December 1, 2007 Computer scientists and engineers worked together to create a robotic car that can operate autonomously. Computers process information from the navigation system, laser sensors, and video cameras to recognize the road, signs, and any obstacles like cars or pedestrians. The laser sensors emit beams that reflect back from objects near the car. The car can also be operated by a human driver.
- Robot calibration
- Global Positioning System
- Traffic engineering (transportation)
- User interface design
You've seen cars with rear-view cameras, even cars that can parallel park themselves … but imagine seeing a car completely drive itself!
Started by a remote control -- this is a totally autonomous car.
“The Spirit of Berlin is a car that senses the environment … and then actually moves around without a driver,” Raul Rojas, Ph.D., Professor of Artificial Intelligence at Freie University in Berlin, Germany said. Dr. Rojas created this car and says there are three main differences between it and the one you drive. “The important things are the antennas. They are for the navigation system.” Dr. Rojas said.
Laser scanners track everything around the car ten times per second. “They send out many pulses of light and they see the obstacles with the reflection of the light,” Dr. Rojas said.
Video cameras detect the street. A computer sends commands to the brakes, gas pedal, and steering wheel. “The sensors are already much better than what humans can do because they can sense obstacles in the front, in the back, to the left, to the right of the car … with very high resolution.” Dr. Rojas said.
You can see the Spirit of Berlin in action on this test track. The sensors pick up one million points per second. But Dr. Rojas says the biggest problem -- unlike people, computers can’t reason.
“We try to predict what pedestrians are going to do, and that’s very difficult for a computer,” Dr. Rojas said.
But so far, this car is accident free!
BACKGROUND: Computer scientists at Freie Universitat in Berlin, Germany, have built an autonomous mini-van called the “Spirit of Berlin,” working jointly with the Berlin Police Department. Much like a robot, the car is completely controlled by computers, with no need for a human operator. The car can steer, brake and accelerate, as well as turn all its components on or off, solely through its computer. However, the car can also be driven conventionally. Future innovations will enable the car to recognize and react to red traffic lights and traffic signs.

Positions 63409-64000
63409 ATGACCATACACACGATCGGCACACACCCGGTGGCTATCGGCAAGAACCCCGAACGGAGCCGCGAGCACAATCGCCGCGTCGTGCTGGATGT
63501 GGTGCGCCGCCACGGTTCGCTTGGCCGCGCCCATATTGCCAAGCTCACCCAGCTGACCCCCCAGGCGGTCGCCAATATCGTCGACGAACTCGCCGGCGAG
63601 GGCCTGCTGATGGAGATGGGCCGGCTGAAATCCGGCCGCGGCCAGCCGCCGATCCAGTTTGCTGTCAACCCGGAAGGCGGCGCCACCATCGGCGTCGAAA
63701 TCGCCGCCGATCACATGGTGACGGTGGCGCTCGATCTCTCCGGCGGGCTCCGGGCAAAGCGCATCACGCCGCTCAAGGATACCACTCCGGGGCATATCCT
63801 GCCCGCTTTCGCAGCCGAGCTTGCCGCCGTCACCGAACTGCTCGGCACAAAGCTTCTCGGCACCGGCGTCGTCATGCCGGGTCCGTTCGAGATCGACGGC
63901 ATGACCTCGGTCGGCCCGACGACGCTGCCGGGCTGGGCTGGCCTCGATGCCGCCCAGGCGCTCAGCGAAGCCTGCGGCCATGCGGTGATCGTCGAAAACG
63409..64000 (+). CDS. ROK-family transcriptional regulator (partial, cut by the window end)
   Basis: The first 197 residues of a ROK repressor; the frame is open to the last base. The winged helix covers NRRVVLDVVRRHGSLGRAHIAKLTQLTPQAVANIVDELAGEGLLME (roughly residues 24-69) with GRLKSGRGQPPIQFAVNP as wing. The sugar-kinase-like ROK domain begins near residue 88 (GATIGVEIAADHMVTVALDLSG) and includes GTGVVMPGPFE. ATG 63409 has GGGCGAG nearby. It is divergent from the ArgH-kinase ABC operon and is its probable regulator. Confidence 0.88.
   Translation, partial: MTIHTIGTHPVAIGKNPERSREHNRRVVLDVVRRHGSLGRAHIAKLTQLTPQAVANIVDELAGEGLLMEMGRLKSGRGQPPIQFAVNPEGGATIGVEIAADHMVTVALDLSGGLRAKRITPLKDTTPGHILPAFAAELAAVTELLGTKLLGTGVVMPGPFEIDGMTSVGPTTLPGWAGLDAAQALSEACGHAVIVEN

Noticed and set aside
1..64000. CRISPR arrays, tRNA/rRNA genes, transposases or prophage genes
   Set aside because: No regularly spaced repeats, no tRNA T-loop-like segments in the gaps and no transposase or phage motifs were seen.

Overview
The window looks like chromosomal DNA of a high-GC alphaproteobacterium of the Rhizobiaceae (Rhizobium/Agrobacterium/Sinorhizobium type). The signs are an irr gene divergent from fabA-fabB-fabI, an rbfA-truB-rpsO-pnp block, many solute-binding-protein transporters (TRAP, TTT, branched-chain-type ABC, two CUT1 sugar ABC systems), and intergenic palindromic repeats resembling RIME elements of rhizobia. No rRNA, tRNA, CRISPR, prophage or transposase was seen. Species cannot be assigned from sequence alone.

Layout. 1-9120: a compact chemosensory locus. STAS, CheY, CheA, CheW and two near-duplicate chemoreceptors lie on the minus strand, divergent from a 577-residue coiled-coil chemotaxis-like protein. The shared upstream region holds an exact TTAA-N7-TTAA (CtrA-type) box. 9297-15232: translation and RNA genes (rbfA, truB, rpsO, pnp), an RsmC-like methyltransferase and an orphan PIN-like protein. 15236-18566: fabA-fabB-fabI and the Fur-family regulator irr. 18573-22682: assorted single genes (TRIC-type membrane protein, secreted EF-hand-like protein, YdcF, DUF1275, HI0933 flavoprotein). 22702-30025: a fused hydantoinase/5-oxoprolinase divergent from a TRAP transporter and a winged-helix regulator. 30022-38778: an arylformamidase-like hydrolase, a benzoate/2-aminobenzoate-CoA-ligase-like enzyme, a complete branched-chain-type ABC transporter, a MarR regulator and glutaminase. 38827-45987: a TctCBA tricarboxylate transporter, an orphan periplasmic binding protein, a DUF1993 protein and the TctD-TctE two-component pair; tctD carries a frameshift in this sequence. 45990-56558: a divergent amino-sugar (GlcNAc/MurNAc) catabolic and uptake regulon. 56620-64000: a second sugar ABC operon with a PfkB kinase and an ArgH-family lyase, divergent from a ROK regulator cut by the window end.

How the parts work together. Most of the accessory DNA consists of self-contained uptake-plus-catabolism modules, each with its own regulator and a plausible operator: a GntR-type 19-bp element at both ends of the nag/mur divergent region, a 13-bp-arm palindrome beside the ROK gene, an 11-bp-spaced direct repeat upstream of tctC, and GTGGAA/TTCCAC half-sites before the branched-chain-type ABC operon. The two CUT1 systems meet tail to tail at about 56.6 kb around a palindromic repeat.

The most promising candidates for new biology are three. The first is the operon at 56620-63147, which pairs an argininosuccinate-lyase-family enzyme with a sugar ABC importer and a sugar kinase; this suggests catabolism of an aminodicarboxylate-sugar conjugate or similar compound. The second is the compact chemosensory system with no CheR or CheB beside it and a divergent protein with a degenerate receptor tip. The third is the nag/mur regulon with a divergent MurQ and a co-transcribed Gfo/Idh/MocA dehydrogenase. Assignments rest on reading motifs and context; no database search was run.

HOW IT WORKS: Various sensors on the car work together to recognize pedestrians, cars, motorcycles and other road users, with the aid of laser scanners installed on the car. The scanners emit laser beams around the car and the light is reflected back from objects in its proximity. The sensors measure how long it takes the reflecting laser beam to return to determine where nearby objects are located, as well as how far away they are. Computers process all this information collected by the navigation system, laser sensors and video cameras to produce an accurate map of the mobile and immobile objects on the road. The laser sensors’ range is 150 meters.
WHAT IS GPS?: The Spirit of Berlin’s navigation is driven by the Global Positioning System. GPS satellites circle the earth twice a day in a very precise orbit and transmit signal information to earth. GPS receivers take this information and use triangulation to calculate the user's exact location. Essentially, the GPS receiver compares the time a signal was transmitted by a satellite with the time it was received. The time difference tells the GPS receiver how far away the satellite is. With distance measurements from a few more satellites, the receiver can determine the user's position and display it on an electronic map. Should the satellite signal temporarily be lost – due to interference from a high-rise building, for example – the navigation system compensates by precisely assessing the vehicle’s position using data from gyroscopes and throttle sensors.
COMPUTERS RULE THE ROAD: Four computers process all that data as quickly as possible. The circuit boards receive all the data from the sensors and process it along with the GPS-position data. The car also has video cameras mounted on the roof to further aid in determining the position of the road markings and sidewalks. A separate computer processes the video data. Once all the data has been combined, the computer can “decide” the car’s next action.